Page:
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New fatal genetic heart disease discovered

News: Oct 11, 2007

Researchers at the Sahlgrenska Academy have discovered a previously unknown congenital disease that is caused by a genetic defect resulting in muscle cells not being able to store energy from sugar. In the worst case, the disease can lead to the heart stopping.

The study is presented in the medical journal, New England Journal of Medicine. The researchers have identified three sisters who have a previously unknown disease that affects the heart and muscles. The oldest child, who was being treated for epilepsy, did not have the energy to play as much as her friends, but in general was considered to be a normal child. At the age of 10 the child died suddenly while playing in the school playground. The post-mortem examination noted that the cardiac muscle was enlarged - a condition that can result in impaired circulation and lead to heart failure.

When one of the younger siblings displayed similar symptoms a specimen of the child’s muscle tissue was taken. It revealed that the muscle lacked glycogen, one of the major sources of fast energy for muscles.

The discovery that people can live without glycogen can also be of great significance for research into other conditions, among others diabetes type 2

Glycogen consists of long sugar chains that are manufactured and stored in the cells. When the cell requires additional energy the sugar chains are cut into pieces and form glucose. As the heart is a muscle that never rests, it is in constant need of energy. When it is under strain it has to derive additional energy from glycogen.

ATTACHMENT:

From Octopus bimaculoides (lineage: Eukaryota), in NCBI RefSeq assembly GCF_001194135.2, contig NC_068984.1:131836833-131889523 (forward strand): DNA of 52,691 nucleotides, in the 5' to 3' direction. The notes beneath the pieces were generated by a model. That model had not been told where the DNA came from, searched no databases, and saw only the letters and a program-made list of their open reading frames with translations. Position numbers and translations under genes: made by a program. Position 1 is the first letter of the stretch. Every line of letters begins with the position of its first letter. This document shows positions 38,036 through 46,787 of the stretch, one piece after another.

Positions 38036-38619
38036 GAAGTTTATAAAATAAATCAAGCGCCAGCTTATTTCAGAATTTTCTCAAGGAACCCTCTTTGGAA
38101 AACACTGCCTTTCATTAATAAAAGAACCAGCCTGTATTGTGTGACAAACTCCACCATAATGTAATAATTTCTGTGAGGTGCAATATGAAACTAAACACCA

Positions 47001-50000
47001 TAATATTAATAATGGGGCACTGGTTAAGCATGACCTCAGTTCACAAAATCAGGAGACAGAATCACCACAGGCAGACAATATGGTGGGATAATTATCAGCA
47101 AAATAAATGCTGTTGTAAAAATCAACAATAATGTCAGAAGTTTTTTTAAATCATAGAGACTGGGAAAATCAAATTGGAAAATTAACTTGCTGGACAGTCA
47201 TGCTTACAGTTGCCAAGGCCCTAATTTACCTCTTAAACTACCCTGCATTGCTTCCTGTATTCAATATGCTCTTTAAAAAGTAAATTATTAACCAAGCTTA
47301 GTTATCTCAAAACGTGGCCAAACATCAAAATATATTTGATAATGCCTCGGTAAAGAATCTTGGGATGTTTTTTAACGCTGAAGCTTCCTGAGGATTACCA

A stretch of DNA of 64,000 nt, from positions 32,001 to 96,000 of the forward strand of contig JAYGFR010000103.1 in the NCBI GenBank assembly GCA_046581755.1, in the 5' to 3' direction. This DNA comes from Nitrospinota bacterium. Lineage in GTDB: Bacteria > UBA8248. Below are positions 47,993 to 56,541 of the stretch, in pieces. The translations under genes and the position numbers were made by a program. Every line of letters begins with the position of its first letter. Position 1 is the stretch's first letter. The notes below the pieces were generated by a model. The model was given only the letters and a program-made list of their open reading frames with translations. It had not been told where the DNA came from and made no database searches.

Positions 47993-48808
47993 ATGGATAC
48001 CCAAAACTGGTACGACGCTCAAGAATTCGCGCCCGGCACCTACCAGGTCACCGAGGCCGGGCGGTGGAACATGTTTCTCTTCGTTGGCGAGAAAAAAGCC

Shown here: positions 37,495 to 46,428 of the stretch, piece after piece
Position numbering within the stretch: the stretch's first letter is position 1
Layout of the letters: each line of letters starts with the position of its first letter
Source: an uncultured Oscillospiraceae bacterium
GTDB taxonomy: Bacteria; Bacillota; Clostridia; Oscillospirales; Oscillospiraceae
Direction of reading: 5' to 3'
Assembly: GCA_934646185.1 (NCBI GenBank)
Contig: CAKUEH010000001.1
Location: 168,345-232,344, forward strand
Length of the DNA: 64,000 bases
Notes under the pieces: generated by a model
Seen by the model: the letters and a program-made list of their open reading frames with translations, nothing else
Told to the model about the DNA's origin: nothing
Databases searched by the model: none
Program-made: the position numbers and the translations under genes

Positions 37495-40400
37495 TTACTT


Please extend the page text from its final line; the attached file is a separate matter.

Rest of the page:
The disease is rare. A genetic analysis of 100 people in the population group revealed that one was a carrier. Two carriers are required for the disease to develop.

The discovery that people can live without glycogen can also be of great significance for research into other conditions, among others diabetes type 2, where one theory is that reduced formation of glycogen in the muscles is the cause of reduced insulin sensitivity and increased blood sugar.

 

For more information, contact:

Elisabeth Holme, associate professor, telephone: 031-342 24 30, e-mail: elisabeth.holme@clinchem.gu.se

Gittan Kollberg, molecular biologist, telephone: 031-342 79 71, e-mail: gittan.kollberg@clinchem.gu.se

 

BY:
031-786 3837, 070-829 43 03

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